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Re: author-defined color aliases

From: Jukka K. Korpela <jkorpela@cs.tut.fi>
Date: Mon, 16 Jun 2003 07:41:33 +0300 (EEST)
To: www style <www-style@w3.org>
Message-ID: <Pine.GSO.4.50.0306160651430.24947-100000@korppi.cs.tut.fi>

On Sun, 15 Jun 2003, Eric A. Meyer wrote:

>     I personally think it is a useful
> idea, and I wish CSS had something like it already.

I'm afraid the worst problem here is that CSS hasn't got anything like it
now, and adding any macro-like features (that's actually what we're
talking about) would create serious incompatibility with user agents that
don't support them. Just ignoring things that the user agent does not
understand won't work well. If an element is declared to have black
background and pinky content, it won't be nice if a browser understands
that "black" part but not the "pinky" part. Further confusion would be
caused by the existing pollution of color name space - browsers recognize
a large number of predefined color names that aren't defined in any
specification, and they are largely natural names that authors would often
use for author-defined colors.

I think the dispute can be described as follows. There are people who
would prefer a simple, natural way of writing style sheets, with as many
features embedded into the style sheet "language" as possible. They wish
to be able to write a style sheet using any editor, without needing to
learn and get any special software. I'm pretty sure that most authors who
use or wish to use CSS fall into that category. Well, they might wish to
use a wysiwyg editor that creates the CSS for them, but they probably
realize that they need to understand the CSS code anyway, and especially
in that case the CSS code must be simple, with e.g. named constants rather
than literals scattered around. The second school of thought, probably the
majority of people on this list, also wants CSS to be simple - to user
agents. I cannot avoid the feeling that such thinking reflects an idea of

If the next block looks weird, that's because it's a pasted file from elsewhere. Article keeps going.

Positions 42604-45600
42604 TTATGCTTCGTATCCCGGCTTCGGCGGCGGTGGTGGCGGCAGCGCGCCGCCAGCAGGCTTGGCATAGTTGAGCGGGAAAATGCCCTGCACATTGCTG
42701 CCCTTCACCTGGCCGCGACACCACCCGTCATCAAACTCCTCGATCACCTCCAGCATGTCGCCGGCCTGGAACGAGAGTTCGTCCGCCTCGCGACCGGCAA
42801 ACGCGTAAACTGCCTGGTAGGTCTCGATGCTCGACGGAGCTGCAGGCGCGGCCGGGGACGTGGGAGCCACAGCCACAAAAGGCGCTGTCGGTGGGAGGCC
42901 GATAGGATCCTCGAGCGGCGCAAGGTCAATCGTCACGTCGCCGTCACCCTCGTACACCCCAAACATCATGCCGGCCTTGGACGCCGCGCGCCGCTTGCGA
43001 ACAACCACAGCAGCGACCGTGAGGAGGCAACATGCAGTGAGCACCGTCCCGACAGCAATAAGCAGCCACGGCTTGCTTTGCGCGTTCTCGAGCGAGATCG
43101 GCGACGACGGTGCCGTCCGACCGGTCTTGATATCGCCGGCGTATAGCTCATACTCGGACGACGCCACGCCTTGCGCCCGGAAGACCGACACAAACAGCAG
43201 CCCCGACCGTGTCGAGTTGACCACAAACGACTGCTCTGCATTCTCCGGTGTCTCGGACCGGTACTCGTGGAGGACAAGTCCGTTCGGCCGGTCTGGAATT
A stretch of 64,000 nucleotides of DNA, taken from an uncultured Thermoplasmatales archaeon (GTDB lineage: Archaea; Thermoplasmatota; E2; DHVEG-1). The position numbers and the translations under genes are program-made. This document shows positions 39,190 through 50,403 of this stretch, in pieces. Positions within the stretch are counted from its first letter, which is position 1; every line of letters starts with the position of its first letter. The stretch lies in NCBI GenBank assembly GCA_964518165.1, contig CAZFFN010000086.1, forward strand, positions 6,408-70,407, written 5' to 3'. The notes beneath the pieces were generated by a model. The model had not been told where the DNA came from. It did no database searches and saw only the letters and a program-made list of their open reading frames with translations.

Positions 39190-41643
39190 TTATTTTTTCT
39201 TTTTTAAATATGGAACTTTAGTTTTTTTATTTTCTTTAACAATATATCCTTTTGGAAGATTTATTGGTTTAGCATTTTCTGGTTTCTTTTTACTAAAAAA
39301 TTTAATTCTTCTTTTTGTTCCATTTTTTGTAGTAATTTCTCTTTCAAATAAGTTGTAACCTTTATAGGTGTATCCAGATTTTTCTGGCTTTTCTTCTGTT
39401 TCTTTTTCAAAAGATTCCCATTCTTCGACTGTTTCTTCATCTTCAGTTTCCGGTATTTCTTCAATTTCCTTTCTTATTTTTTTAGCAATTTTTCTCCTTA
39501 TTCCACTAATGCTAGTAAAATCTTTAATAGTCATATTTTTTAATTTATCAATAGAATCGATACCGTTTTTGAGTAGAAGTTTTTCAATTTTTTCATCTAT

CSS as comparable to compiled object code. And surely there's a point
in the note that user agents shouldn't be forced to perform operations
that could have been performed on the authoring (server) side. On the
other hand, CSS has been designed to be human-writeable and human-readable
(it's text/css, not application/css), and this means that a CSS parser
is inevitably complicated and "slow".

Simplest macro expansion features, which mean just string substitution,
wouldn't really add to the complexity of a user agent or slow it down.
(Actually they might speed things up a bit in the sense that CSS files
could be smaller, when declarations could be grouped together and
"invoked" via defined names.) Problems arise if macro parameters are to be
supported. And maybe it would be difficult to resist the idea of adding a
full counterpart to C's #define if you had already added a counterpart
to a simple #define.

> It would have been much
> easier to be able to do something like:
>     @alias "brown-1" = "rgb(32%,30%,15%)"
> ...or whatever.

@define brown-1 { rgb(32%,30%,15%) }

If anything like that will ever be added to CSS, I think it's clear that
it should be a general macro feature, not a separate mechanism for
defining color names. The same issues arise when you wish to use, say,
a certain thickness of a border in different CSS rules, or a specific
combination of properties in different parts of a style sheet. Even if
using a single rule with a long list of selectors could be used in most
cases, it forces into a particular grouping of rules and structuring of a
style sheet - on a per-property basis rather than per-element or per-class

Jukka "Yucca" Korpela, http://www.cs.tut.fi/~jkorpela/
Received on Monday, 16 June 2003 00:41:42 GMT

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